|Builder:||C.J. Mare and Company, Leamouth, London|
|Fate:||Wrecked 28 June 1859, Trepassey Bay, Newfoundland|
|Displacement:||1,815 long tons (1,844 t)|
|Length:||254 ft (77 m)|
|Beam:||39 ft (12 m)|
|Speed:||Average speed 10 knots (19 km/h) (steam or sail)|
Argo was built by C.J. Mare and Company of Leamouth, London for the General Screw Steam Shipping Company and launched in 1853. She was a three-masted ship with a clipper bow and a single funnel.
She was an early example of a screw propelled vessel, though she also possessed a fully functional sail rig and her screw could be feathered when she was required to travel under sail. This operation could be conducted within 7 minutes from stopping the engines. The screw could also be raised for inspection while at sea if required. During trials she turned out to be a fine sailer, achieving a speed of 10 knots (19 km/h).
On 8 May 1853, Argo sailed under the command of Captain George Hyde from Southampton, reaching Melbourne in 64 days, with one stop en route at Cape St. Vincent. She returned via Cape Horn in 63 days and received considerable acclaim as the first steamer to circumnavigate the globe.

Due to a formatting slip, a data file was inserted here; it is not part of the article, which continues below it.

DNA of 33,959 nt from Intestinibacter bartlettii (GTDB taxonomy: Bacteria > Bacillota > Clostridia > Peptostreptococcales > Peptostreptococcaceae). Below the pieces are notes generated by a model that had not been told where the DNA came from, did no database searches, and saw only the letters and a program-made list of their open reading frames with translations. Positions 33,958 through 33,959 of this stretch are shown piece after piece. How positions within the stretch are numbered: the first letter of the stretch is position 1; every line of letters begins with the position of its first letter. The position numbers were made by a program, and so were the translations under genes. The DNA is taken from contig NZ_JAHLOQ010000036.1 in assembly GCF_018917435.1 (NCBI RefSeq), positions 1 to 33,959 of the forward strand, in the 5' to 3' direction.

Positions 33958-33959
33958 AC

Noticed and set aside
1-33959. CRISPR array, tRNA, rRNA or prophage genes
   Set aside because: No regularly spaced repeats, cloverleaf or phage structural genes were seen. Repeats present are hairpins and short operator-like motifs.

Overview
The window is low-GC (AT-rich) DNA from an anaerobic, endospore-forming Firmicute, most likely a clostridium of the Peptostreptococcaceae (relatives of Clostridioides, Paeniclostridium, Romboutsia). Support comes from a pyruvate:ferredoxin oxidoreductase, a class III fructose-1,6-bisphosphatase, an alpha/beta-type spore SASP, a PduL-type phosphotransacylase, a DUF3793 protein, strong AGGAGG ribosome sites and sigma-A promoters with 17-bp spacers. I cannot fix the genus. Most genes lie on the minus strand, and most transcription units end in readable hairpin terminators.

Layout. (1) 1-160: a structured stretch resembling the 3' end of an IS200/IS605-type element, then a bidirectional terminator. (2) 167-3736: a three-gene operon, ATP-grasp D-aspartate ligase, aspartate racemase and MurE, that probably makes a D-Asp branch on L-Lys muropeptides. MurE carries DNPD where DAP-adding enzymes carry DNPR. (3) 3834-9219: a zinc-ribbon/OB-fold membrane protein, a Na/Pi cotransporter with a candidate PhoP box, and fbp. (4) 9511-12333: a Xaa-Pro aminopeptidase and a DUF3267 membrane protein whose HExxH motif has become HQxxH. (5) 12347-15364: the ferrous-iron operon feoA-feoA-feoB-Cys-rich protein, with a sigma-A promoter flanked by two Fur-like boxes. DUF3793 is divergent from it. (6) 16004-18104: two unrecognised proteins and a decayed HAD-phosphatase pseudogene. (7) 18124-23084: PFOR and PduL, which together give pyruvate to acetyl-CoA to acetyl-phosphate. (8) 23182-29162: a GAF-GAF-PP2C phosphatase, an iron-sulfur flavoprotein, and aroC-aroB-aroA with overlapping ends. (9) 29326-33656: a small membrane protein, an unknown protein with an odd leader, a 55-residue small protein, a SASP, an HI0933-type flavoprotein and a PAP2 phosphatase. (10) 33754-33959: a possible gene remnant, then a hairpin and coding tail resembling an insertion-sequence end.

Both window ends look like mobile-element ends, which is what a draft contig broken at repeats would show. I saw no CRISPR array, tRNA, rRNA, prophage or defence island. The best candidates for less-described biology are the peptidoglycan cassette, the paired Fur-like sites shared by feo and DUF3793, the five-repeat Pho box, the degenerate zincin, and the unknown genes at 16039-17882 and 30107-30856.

Argo was sold along with all the other of the General Screw Company's ships in 1857. She was chartered to the Galway Line in 1859 and was wrecked at Trepassey Bay, Newfoundland, on 28 June 1859 on her first homeward voyage, after running on a reef in thick fog. There was no loss of life.
- Macpherson, Arthur George Holdsworth; Harry Parker; Frank Charles Bowen (1029). Mail and Passenger Steamships of the Nineteenth Century. J.B. Lippincott Company. p. 16.
- "A SHORT VOYAGE AROUND THE GLOBE" (PDF). New York Times. 19 November 1853. Retrieved 2 Mar 2008.
- "Loss of the Steamer Argo--Personal Narrative of one of her Passengers" (PDF). New York Times. 13 July 1859. Retrieved 2 Mar 2008.